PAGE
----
Nation at a Glance - Libya

History

The Italians supplanted the Ottoman Turks in the area around Tripoli in 1911 and did not relinquish their hold until 1943 when they were defeated in World War II. Libya then passed to UN administration and achieved independence in 1951. Following a 1969 military coup, Col. Muammar al-QADHAFI assumed leadership and began to espouse his political system at home, which was a combination of socialism and Islam. During the 1970s, QADHAFI used oil revenues to promote his ideology outside Libya, supporting subversive and terrorist activities that included the downing of two airliners - one over Scotland, another in Northern Africa - and a discotheque bombing in Berlin. UN sanctions in 1992 isolated QADHAFI politically and economically following the attacks; sanctions were lifted in 2003 following Libyan acceptance of responsibility for the bombings and agreement to claimant compensation. QADHAFI also agreed to end Libya's program to develop weapons of mass destruction, and he made significant strides in normalizing relations with Western nations.Unrest that began in several Middle Eastern and North African countries in late 2010 erupted in Libyan cities in early 2011. QADHAFI's brutal crackdown on protesters spawned a civil war that triggered UN authorization of air and naval intervention by the international community. After months of seesaw fighting between government and opposition forces, the QADHAFI regime was toppled in mid-2011 and replaced by a transitional government. Libya in 2012 formed a new parliament and elected a new prime minister. The country subsequently elected the House of Representatives in 2014, but remnants of the outgoing legislature refused to leave office and created a rival, Islamist-led government, the General National Congress. In October 2015, UN envoy to Libya, Bernardino LEON, proposed a power-sharing arrangement - known as the Libyan Political Agreement, which was signed by the rival governments two months later and subsequently endorsed by the UN. The agreement called for the formation of an interim Government of National Accord or GNA and the holding of general elections within two years. However, as of December 2016, the GNA had not secured House approval and several elements of the Libyan Political Agreement remained stalled, resulting in rival governments continuing to operate independently.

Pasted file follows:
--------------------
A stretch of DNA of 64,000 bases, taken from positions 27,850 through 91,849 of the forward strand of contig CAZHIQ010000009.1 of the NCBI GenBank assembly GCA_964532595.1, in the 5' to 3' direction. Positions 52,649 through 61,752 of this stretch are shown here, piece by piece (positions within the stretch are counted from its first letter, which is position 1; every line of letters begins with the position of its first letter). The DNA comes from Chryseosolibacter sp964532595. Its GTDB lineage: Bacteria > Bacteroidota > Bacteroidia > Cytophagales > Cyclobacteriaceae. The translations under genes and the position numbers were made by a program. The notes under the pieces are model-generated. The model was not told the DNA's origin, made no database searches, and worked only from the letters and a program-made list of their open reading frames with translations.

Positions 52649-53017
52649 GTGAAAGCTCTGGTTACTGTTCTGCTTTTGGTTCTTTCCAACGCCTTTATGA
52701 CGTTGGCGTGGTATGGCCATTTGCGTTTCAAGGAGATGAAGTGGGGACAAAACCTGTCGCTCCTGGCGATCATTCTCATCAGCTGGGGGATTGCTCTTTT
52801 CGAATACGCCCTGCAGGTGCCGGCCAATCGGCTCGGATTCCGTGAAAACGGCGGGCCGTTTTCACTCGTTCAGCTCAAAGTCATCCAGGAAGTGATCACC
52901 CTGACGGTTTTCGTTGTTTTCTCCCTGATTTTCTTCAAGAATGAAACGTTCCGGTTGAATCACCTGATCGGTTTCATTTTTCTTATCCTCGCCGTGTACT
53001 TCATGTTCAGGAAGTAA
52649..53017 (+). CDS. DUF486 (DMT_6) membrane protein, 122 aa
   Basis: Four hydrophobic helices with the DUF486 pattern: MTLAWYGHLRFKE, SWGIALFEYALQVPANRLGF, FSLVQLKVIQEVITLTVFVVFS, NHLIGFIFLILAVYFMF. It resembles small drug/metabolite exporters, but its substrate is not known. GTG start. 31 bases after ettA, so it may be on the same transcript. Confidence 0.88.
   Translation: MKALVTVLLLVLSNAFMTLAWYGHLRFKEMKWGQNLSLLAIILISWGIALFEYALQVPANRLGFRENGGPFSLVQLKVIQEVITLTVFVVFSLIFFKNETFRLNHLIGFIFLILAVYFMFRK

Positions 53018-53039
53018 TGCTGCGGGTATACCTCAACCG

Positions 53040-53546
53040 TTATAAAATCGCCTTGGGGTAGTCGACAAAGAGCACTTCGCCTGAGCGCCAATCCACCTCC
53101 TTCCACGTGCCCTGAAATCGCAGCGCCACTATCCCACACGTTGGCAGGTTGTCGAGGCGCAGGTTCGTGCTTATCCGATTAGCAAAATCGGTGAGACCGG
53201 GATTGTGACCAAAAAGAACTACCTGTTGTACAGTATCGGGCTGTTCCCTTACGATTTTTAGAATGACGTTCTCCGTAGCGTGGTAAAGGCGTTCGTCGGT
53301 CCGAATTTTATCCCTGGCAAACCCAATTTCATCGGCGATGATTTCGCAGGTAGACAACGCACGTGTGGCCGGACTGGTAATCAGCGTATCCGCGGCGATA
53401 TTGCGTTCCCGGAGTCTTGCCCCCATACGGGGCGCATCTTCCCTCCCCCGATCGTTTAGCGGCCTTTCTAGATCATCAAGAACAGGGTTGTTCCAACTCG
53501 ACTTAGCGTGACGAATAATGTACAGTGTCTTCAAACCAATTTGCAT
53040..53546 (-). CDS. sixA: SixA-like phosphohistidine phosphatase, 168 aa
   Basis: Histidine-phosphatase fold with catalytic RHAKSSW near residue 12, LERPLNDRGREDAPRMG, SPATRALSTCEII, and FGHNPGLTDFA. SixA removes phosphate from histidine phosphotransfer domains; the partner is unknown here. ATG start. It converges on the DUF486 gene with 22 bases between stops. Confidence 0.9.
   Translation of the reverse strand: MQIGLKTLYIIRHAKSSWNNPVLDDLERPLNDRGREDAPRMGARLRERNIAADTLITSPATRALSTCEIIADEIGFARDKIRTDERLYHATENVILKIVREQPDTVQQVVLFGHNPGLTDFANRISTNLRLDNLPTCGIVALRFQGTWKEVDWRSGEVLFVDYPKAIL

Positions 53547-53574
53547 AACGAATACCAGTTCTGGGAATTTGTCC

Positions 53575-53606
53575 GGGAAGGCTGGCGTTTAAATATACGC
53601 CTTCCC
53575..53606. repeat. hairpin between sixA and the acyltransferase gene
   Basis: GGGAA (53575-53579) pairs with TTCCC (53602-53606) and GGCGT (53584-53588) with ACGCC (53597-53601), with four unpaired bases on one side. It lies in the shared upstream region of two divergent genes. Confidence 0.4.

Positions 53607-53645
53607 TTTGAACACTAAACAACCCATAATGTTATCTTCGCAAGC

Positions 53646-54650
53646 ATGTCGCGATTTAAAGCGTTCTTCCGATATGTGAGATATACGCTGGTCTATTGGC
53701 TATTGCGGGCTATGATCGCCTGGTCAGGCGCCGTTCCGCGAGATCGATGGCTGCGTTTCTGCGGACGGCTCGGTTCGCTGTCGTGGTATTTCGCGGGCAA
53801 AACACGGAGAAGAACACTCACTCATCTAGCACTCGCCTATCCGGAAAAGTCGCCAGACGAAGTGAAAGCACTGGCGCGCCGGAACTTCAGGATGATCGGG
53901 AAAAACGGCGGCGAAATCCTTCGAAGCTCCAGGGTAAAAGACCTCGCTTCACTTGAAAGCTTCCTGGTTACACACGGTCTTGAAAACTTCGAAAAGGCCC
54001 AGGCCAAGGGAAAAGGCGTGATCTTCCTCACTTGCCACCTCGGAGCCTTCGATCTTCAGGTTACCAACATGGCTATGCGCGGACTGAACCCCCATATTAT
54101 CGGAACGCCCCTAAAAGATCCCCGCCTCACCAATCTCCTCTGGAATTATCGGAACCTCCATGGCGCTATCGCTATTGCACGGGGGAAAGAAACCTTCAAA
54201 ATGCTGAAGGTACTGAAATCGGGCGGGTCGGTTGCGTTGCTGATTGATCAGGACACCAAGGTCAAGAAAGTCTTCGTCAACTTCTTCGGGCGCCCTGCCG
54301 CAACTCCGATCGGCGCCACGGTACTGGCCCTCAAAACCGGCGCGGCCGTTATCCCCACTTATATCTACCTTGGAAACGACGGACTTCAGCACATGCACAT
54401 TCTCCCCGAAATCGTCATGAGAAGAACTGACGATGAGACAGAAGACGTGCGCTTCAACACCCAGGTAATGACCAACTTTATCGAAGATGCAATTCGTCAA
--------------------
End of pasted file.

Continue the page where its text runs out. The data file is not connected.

Location: Northern Africa, bordering the Mediterranean Sea, between Egypt, Tunisia, and Algeria

Border Countries: Algeria 989 km, Chad 1,050 km, Egypt 1,115 km, Niger 342 km, Sudan 382 km, Tunisia 461 km

Total Area: 1,759,540 sq km Land: 1,759,540 sq km Water: 0 sq km

Climate: Mediterranean along coast; dry, extreme desert interior

Terrain: Mostly barren, flat to undulating plains, plateaus, depressions

Natural resources: Petroleum, natural gas, gypsum

Land use: Agricultural land: 8.8% arable land 1%; permanent crops 0.2%; permanent pasture 7.6%Forest: 0.1% Other: 91.1% (2011 est.)

Ethnic groups: Berber and Arab 97%, Other 3% (includes Greeks, Maltese, Italians, Egyptians, Pakistanis, Turks, Indians, and Tunisians)

Languages: Arabic (official), Italian, English (all widely understood in the major cities); Berber (Nafusi, Ghadamis, Suknah, Awjilah, Tamasheq)

Religions: Muslim (official; virtually all Sunni) 96.6%, Christian 2.7%, Buddhist 0.3%, Hindu <0.1, Jewish <0.1, Kolk religion <0.1, Unafilliated 0.2%, Other <0.1

Population: 6,541,948 (July 2015 est.)

Literacy: 91%; Male: 96.7%; Female: 85.6% (2015 est.)

Administrative divisions: 22 districts (shabiyat, singular - shabiyat); Al Butnan, Al Jabal al Akhdar, Al Jabal al Gharbi, Al Jafarah, Al Jufrah, Al Kufrah, Al Marj, Al Marqab, Al Wahat, An Nuqat al Khams, Az Zawiyah, Banghazi, Darnah, Ghat, Misratah, Murzuq, Nalut, Sabha, Surt, Tarabulus, Wadi al Hayat, Wadi ash Shati

Economy: Libya's economy, almost entirely dependent on oil and gas exports, has struggled since 2014 given security and political instability, disruptions in oil production, and decline in global oil prices. The Libyan dinar has lost much of its value since 2014 and the resulting gap between official and black market exchange rates has spurred the growth of a shadow economy and contributed to inflation. The country suffers from widespread power outages, caused by shortages of fuel for power generation. Living conditions, including access to clean drinking water, medical services, and safe housing have all declined since 2011. Oil production in 2017 reached a five-year high, driving GDP growth, with daily average production rising to 879,000 barrels per day. However, oil production levels remain below the average pre-Revolution highs of 1.6 million barrels per day. The Central Bank of Libya continued to pay government salaries to a majority of the Libyan workforce and to fund subsidies for fuel and food, resulting in an estimated budget deficit of about 17% of GDP in 2017. Low consumer confidence in the banking sector and the economy as a whole has driven a severe liquidity shortage.

Agriculture - products: Wheat, barley, olives, dates, citrus, vegetables, peanuts, soybeans; cattle

Industries: Petroleum, petrochemicals, aluminum, iron and steel, food processing, textiles, handicrafts, cement

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